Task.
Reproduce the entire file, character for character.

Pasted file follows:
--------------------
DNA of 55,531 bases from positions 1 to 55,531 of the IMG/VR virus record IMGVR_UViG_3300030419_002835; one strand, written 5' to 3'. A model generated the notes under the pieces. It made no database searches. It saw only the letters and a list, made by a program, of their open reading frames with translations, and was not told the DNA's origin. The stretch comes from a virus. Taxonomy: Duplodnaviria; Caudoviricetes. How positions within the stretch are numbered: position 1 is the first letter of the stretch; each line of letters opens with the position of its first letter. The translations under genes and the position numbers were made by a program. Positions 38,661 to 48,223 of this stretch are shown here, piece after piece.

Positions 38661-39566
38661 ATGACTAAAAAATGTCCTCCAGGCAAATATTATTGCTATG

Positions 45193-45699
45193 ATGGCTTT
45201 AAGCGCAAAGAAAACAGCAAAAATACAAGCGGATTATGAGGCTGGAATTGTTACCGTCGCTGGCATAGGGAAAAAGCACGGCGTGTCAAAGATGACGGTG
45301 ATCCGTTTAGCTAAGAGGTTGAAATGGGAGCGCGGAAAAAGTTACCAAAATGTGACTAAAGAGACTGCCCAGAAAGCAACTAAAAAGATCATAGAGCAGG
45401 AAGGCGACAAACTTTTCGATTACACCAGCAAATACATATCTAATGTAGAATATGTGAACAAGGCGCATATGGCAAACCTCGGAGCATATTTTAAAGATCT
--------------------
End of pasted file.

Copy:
DNA of 55,531 bases from positions 1 to 55,531 of the IMG/VR virus record IMGVR_UViG_3300030419_002835; one strand, written 5' to 3'. A model generated the notes under the pieces. It made no database searches. It saw only the letters and a list, made by a program, of their open reading frames with translations, and was not told the DNA's origin. The stretch comes from a virus. Taxonomy: Duplodnaviria; Caudoviricetes. How positions within the stretch are numbered: position 1 is the first letter of the stretch; each line of letters opens with the position of its first letter. The translations under genes and the position numbers were made by a program. Positions 38,661 to 48,223 of this stretch are shown here, piece after piece.

Positions 38661-39566
38661 ATGACTAAAAAATGTCCTCCAGGCAAATATTATTGCTATG

Positions 45193-45699
45193 ATGGCTTT
45201 AAGCGCAAAGAAAACAGCAAAAATACAAGCGGATTATGAGGCTGGAATTGTTACCGTCGCTGGCATAGGGAAAAAGCACGGCGTGTCAAAGATGACGGTG
45301 ATCCGTTTAGCTAAGAGGTTGAAATGGGAGCGCGGAAAAAGTTACCAAAATGTGACTAAAGAGACTGCCCAGAAAGCAACTAAAAAGATCATAGAGCAGG
45401 AAGGCGACAAACTTTTCGATTACACCAGCAAATACATATCTAATGTAGAATATGTGAACAAGGCGCATATGGCAAACCTCGGAGCATATTTTAAAGATCT